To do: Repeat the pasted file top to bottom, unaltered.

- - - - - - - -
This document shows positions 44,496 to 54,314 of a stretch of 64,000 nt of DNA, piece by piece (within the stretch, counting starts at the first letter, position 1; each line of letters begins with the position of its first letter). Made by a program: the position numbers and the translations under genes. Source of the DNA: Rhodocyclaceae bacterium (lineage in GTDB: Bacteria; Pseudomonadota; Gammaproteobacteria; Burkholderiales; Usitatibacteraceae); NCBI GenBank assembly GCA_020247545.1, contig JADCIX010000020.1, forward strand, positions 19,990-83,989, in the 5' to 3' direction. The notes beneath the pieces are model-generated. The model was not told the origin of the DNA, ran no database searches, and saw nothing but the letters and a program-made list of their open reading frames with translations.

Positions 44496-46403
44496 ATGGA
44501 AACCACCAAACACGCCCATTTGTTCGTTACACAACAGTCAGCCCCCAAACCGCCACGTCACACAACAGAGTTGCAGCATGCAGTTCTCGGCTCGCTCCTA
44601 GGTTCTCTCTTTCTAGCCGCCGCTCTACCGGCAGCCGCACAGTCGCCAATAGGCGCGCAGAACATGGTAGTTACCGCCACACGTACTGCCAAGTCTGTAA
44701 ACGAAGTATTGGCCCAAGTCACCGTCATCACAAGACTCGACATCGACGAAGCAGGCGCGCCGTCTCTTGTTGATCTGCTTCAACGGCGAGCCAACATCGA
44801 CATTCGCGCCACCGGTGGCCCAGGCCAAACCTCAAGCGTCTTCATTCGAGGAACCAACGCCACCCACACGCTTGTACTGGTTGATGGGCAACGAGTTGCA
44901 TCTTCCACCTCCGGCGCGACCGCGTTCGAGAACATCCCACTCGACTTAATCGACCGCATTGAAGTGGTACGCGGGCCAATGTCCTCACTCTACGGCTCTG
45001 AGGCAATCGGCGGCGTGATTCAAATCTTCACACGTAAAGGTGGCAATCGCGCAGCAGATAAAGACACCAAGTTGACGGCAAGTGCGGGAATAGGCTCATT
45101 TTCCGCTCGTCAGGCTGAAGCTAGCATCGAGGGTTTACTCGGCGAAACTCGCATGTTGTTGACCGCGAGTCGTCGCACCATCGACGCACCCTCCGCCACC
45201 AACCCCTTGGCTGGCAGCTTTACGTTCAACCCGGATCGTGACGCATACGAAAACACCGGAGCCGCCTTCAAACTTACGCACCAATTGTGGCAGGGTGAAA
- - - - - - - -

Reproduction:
This document shows positions 44,496 to 54,314 of a stretch of 64,000 nt of DNA, piece by piece (within the stretch, counting starts at the first letter, position 1; each line of letters begins with the position of its first letter). Made by a program: the position numbers and the translations under genes. Source of the DNA: Rhodocyclaceae bacterium (lineage in GTDB: Bacteria; Pseudomonadota; Gammaproteobacteria; Burkholderiales; Usitatibacteraceae); NCBI GenBank assembly GCA_020247545.1, contig JADCIX010000020.1, forward strand, positions 19,990-83,989, in the 5' to 3' direction. The notes beneath the pieces are model-generated. The model was not told the origin of the DNA, ran no database searches, and saw nothing but the letters and a program-made list of their open reading frames with translations.

Positions 44496-46403
44496 ATGGA
44501 AACCACCAAACACGCCCATTTGTTCGTTACACAACAGTCAGCCCCCAAACCGCCACGTCACACAACAGAGTTGCAGCATGCAGTTCTCGGCTCGCTCCTA
44601 GGTTCTCTCTTTCTAGCCGCCGCTCTACCGGCAGCCGCACAGTCGCCAATAGGCGCGCAGAACATGGTAGTTACCGCCACACGTACTGCCAAGTCTGTAA
44701 ACGAAGTATTGGCCCAAGTCACCGTCATCACAAGACTCGACATCGACGAAGCAGGCGCGCCGTCTCTTGTTGATCTGCTTCAACGGCGAGCCAACATCGA
44801 CATTCGCGCCACCGGTGGCCCAGGCCAAACCTCAAGCGTCTTCATTCGAGGAACCAACGCCACCCACACGCTTGTACTGGTTGATGGGCAACGAGTTGCA
44901 TCTTCCACCTCCGGCGCGACCGCGTTCGAGAACATCCCACTCGACTTAATCGACCGCATTGAAGTGGTACGCGGGCCAATGTCCTCACTCTACGGCTCTG
45001 AGGCAATCGGCGGCGTGATTCAAATCTTCACACGTAAAGGTGGCAATCGCGCAGCAGATAAAGACACCAAGTTGACGGCAAGTGCGGGAATAGGCTCATT
45101 TTCCGCTCGTCAGGCTGAAGCTAGCATCGAGGGTTTACTCGGCGAAACTCGCATGTTGTTGACCGCGAGTCGTCGCACCATCGACGCACCCTCCGCCACC
45201 AACCCCTTGGCTGGCAGCTTTACGTTCAACCCGGATCGTGACGCATACGAAAACACCGGAGCCGCCTTCAAACTTACGCACCAATTGTGGCAGGGTGAAA